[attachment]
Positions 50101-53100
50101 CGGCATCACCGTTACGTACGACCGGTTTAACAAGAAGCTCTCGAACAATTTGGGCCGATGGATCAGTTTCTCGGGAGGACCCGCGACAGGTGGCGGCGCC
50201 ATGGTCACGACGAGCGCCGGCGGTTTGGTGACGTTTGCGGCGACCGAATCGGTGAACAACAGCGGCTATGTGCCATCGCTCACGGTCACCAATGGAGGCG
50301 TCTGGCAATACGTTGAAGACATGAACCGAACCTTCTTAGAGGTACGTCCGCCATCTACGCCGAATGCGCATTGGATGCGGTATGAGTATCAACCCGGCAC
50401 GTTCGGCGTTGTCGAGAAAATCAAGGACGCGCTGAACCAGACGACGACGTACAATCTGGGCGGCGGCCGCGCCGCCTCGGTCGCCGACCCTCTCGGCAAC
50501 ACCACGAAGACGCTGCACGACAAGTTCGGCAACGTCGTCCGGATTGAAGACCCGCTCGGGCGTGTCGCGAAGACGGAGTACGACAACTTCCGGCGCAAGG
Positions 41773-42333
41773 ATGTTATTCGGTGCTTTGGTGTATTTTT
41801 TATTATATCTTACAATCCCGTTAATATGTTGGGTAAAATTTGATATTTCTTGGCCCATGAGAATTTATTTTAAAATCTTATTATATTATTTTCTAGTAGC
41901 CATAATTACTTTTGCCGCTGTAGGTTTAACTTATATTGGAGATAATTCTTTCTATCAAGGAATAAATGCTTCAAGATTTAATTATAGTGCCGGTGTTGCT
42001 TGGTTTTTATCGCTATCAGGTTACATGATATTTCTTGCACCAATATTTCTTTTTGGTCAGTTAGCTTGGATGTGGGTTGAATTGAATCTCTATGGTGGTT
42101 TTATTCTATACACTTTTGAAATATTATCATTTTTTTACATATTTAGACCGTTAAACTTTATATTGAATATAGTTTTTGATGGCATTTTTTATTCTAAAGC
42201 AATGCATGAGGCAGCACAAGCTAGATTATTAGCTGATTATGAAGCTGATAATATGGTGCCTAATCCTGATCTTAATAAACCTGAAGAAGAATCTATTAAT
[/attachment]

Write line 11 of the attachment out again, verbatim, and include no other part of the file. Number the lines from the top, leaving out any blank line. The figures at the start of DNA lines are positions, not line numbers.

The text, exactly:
42001 TGGTTTTTATCGCTATCAGGTTACATGATATTTCTTGCACCAATATTTCTTTTTGGTCAGTTAGCTTGGATGTGGGTTGAATTGAATCTCTATGGTGGTT